Evacuations ordered as record flooding overcomes dikes

Evacuations ordered as record flooding overcomes dikesSan Francisco/Fargo, North Dakota  - Residents of North Dakota's largest metropolitan area were evacuating Friday as the Red River roared to its highest ever level and a crack appeared on a crucial sandbag dike.

The US Army Corps of Engineers was building a secondary dike behind the compromised barrier that sprang a leak as the river, which runs from Canada through Minnesota and North Dakota, rose to record- breaking 12.22 metres.

The Red River is expected to crest at 12.8 metres on Saturday, topping many of the dikes designed to protect the Fargo-Moorhead metropolitan area and its population of 343,000.

An estimated 6,000 volunteers had worked throughout the icy cold night filling sandbags to reinforce the dikes, even as many homes were already flooded in other parts of the north-central state along the Canadian border, the local newspaper the Forum reported on its website.

"We do not want to give up yet. We want to go down swinging if we go down," Fargo Mayor Dennis Walaker said, even as authorities ordered mandatory evacuations for numerous neighbourhoods.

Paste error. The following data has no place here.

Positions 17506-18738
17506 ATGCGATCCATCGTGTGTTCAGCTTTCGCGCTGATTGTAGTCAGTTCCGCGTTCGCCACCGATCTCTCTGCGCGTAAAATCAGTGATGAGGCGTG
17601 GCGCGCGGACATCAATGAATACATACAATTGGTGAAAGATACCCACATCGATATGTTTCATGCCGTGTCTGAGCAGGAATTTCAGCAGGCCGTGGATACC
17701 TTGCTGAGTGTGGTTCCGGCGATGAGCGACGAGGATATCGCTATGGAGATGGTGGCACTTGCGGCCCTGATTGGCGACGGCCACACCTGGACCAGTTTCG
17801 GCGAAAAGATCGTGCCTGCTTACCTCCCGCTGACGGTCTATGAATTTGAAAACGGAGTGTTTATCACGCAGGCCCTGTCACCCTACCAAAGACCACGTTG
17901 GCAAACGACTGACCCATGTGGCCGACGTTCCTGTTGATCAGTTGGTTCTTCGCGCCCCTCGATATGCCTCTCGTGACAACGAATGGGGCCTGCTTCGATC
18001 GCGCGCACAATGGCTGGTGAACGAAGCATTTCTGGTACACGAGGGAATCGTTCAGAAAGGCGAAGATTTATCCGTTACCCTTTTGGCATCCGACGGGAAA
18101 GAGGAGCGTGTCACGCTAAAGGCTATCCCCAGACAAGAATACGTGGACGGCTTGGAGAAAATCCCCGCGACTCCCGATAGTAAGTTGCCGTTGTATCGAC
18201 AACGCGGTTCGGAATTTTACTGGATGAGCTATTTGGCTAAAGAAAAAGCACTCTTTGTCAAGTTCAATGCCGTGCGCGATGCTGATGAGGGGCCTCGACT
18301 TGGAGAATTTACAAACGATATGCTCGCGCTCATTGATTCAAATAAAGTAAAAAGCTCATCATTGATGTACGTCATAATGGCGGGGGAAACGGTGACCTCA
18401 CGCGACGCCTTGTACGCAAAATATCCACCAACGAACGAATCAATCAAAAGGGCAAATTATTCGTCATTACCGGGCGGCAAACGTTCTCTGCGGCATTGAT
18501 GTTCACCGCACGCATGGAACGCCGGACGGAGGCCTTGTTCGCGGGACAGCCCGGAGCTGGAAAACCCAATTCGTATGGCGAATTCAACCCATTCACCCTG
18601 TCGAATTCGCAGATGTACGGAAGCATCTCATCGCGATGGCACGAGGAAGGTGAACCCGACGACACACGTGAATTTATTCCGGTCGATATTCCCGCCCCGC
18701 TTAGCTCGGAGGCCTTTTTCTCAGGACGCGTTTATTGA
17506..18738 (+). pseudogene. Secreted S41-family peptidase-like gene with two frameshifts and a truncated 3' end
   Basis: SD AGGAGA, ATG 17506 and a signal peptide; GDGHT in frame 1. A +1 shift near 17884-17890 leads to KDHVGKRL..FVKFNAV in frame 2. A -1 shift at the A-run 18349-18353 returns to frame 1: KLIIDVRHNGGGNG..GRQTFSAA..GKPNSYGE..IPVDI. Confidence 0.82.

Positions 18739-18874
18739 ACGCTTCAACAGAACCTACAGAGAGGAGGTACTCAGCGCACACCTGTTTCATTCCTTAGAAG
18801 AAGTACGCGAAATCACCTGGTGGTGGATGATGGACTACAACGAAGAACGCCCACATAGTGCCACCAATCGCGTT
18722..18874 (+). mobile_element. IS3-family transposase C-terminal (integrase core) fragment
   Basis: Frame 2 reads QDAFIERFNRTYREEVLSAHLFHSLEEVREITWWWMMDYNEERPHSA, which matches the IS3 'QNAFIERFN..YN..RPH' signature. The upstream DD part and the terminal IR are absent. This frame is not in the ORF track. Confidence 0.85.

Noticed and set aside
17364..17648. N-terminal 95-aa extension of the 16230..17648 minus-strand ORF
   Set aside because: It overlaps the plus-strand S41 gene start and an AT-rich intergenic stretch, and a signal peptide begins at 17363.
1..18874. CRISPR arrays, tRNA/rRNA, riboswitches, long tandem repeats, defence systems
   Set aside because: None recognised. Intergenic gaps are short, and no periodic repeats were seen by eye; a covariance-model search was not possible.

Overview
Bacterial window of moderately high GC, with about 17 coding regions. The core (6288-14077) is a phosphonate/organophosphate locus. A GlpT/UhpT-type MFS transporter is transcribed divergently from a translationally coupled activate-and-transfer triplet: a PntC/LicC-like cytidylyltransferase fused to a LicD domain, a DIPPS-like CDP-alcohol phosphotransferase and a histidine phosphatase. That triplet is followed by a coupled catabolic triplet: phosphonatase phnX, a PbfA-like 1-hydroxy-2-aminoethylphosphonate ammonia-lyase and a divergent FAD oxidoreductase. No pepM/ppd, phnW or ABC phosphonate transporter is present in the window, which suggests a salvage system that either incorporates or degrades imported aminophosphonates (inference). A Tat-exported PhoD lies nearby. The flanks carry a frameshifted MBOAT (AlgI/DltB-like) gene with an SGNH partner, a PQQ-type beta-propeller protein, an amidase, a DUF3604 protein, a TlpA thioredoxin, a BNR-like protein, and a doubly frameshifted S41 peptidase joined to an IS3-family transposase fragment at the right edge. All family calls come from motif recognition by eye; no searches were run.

Many of the evacuation orders were issued in the middle of the night as alarms blared throughout the area and residents had to leave on foot as temporary backup dikes blocked the roads.

In aerial flooding views broadcast on television, single homes with snow-covered roofs looked like small islands as flood waters rose against sandbag walls. People moved about in boats.

Ice chunks floated in the flood waters and snow covered the nearby hills, emphasizing how cold the temperatures were in the far northern region. The flooding followed a huge snow blizzard late last week in the region.

Elsewhere there was better news as water receded in the state capital, Bismarck, where 1,700 people had been evacuated, the Bismarck Tribune reported. The problem there was compounded by an ice flow on the Missouri River that officials used explosives to help clear on Wednesday.

President Barack Obama has declared much of the state a disaster area to free up aid money from Washington.

Elsewhere in the United States, spring weather spurred tornadoes.

In the Gulf Coast state of Mississippi, 20 people were injured, a church was destroyed and 60 homes were damaged by a twister in the town of Magee, broadcaster CNN reported. Forecasters were warning of more possible tornadoes Friday. (dpa)

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